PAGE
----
No Breach of Contract Claim from Mid-Stream Change of WSJ Online Pricing – Lebowitz v. Dow Jones
[Post by Venkat Balasubramani]
Lebowitz v. Dow Jones & Co., 06 Civ. 2198 (MGC) (S.D.N.Y.; Mar. 12, 2012)
Dow Jones operates WSJ Online. Historically, it offered WSJ Online subscribers access to WSJ Online and Barron’s Online. At some point, Dow Jones decided to spin-off Barron’s. It gave existing subscribers the choice between accessing Barron’s instead of WSJ Online or accessing WSJ Online and paying a separate fee (pro-rated and up to a maximum of $20) to access Barron’s.
Plaintiffs brought a putative class action, arguing that a mid-stream change in the subscription price was a breach of the subscriber agreement. Alternatively, plaintiffs argued that if the agreement was interpreted to allow Dow Jones to unilaterally change the price this would render the contract illusory. The contract provision allowed Dow Jones to:
change the fees and charges then in effect, or add new fees or charges, by giving [subscribers] notice in advance.
The court disagrees, noting that contractual provisions which allow unilateral changes are not illusory as long as the right to make these changes are constrained in some manner. Looking to case law in New York, the court says that requiring an obligor to exercise its discretion in a reasonable manner or a manner evincing good faith sufficiently constrains the obligor’s discretion. The court says this is the case here:
there is no evidence that Dow Jones used the discontinuance provision to deprive plaintiffs of an unreasonably large part of WSJ Online’s content, and there is no reason to interpret this provision as permitting such extreme behavior. Dow Jones acted reasonably, and therefore this provison of the subscriber agreement is not illusory.
Plaintiffs also argued that Dow Jones failed to give advance notice of the price change and this constituted a breach. Dow Jones had provided notice via a “pop-up” box, which indicated that it was conveying an “IMPORTANT NOTICE TO READERS.” This box appeared on each homepage. When users clicked on this box, a notice appeared which informed subscribers of the spin-off and the fact that the pricing would be changing.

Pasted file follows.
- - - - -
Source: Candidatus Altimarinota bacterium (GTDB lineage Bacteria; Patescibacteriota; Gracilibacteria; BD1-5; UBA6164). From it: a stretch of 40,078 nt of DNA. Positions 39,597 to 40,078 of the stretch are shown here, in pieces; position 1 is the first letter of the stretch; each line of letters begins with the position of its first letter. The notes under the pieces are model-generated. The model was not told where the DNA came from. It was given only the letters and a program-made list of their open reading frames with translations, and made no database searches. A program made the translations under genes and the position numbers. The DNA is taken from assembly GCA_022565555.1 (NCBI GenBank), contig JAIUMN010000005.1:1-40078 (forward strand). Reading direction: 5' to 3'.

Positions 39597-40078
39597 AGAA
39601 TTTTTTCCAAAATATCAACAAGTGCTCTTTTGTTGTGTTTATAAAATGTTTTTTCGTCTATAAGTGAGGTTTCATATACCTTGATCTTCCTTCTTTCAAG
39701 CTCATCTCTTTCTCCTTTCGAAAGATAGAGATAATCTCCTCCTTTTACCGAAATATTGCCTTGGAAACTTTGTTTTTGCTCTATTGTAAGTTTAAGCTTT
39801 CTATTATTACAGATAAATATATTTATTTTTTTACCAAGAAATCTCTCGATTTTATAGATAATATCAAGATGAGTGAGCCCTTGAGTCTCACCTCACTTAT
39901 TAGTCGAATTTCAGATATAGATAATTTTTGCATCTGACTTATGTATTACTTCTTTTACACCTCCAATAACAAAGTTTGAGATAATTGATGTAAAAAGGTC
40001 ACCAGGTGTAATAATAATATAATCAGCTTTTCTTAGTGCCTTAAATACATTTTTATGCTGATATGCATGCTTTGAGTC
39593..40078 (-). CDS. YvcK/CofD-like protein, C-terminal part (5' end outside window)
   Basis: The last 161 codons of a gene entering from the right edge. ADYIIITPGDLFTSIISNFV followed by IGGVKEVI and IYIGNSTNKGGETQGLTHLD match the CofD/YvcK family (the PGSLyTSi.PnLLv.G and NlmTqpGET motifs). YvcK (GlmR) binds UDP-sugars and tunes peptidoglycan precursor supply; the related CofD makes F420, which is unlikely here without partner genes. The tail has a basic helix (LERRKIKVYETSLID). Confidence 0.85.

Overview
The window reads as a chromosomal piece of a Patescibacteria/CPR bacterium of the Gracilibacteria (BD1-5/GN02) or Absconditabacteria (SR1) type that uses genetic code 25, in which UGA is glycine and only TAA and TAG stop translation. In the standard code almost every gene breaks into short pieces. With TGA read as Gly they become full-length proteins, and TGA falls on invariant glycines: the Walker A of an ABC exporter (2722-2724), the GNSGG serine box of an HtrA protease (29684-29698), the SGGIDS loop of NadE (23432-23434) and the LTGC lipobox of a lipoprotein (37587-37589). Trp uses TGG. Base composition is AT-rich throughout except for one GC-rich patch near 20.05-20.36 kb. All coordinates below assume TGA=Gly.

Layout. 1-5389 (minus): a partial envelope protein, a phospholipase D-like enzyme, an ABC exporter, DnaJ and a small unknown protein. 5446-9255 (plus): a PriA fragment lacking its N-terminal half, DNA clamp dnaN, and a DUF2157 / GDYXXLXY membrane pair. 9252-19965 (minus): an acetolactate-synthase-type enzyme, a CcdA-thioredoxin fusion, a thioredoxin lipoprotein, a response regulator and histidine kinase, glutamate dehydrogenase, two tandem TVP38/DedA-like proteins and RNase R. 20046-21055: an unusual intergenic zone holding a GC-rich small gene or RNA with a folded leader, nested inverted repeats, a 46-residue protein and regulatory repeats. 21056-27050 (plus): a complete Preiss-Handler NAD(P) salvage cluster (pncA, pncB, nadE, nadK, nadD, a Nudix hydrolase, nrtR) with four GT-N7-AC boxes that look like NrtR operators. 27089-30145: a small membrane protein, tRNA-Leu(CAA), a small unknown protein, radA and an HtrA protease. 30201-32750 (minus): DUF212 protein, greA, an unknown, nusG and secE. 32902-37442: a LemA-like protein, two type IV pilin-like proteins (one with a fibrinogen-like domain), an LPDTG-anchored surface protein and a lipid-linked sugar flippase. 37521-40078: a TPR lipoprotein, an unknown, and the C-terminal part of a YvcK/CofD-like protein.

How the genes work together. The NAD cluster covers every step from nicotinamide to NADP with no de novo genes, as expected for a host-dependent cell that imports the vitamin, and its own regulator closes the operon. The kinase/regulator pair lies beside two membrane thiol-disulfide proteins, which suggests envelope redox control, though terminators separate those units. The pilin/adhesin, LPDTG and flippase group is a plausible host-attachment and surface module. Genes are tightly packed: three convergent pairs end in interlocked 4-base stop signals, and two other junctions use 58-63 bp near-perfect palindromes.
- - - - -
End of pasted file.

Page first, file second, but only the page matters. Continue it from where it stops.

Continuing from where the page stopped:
There have been a slew of disputes involving contracts which one party says they can modify at any time. Harris v. Blockbuster presented this problem and Eric’s advice was on point: “STOP PUTTING CLAUSES INTO YOUR CONTRACTS THAT SAY YOU CAN AMEND THE CONTRACT AT ANY TIME IN YOUR SOLE DISCRETION BY POSTING THE REVISED TERMS TO THE WEBSITE” It doesn’t look like companies have heeded this advice and thus continue to struggle with arguments from consumers that this type of a provision renders contract illusory. Dow Jones dodged a bullet here, and although I’ll leave the contract law 101 deep dive to others, the result here did not comport with basic common sense and equity. It’s as if you sign up to on a month-long plan to purchase a particular type of combo meal deal at McDonald’s and halfway through they come along and change up the combination. Rather than forcing customers to pick between WSJ Online or Barron’s going forward, Dow Jones could have just refunded a portion of the subscription fees. The court’s decision deprives plaintiffs of this choice. It wasn’t clear from the opinion, but it seemed like the decision was made just to separate the two subscriptions–the order did not discuss some compelling reason (other than subscriptions) why Dow Jones made the decision.
Another interesting part of the dispute was how Dow Jones dealt with notice. Dow Jones has to provide subscribers notice in order for the revised terms to be effective. This is another problem area for companies. (See Eric’s post on the Douglas v. Talk America case, where the Ninth Circuit struck down a contract amendment due to failed notice: “Ninth Circuit Strikes Down Contract Amendment Without Notice–Douglas v. Talk America.” Some suggestions as to notice are discussed in that post.) The court here spends two sentences on the adequacy of notice via a pop-up box. The pop-up box method of notice would work in many cases, but it was surprising to see the court ignore the details of the notification here. I suspect other courts would not always be so approving of notice via this method, absent consideration of other facts, such as the size of the box and the overall user experience.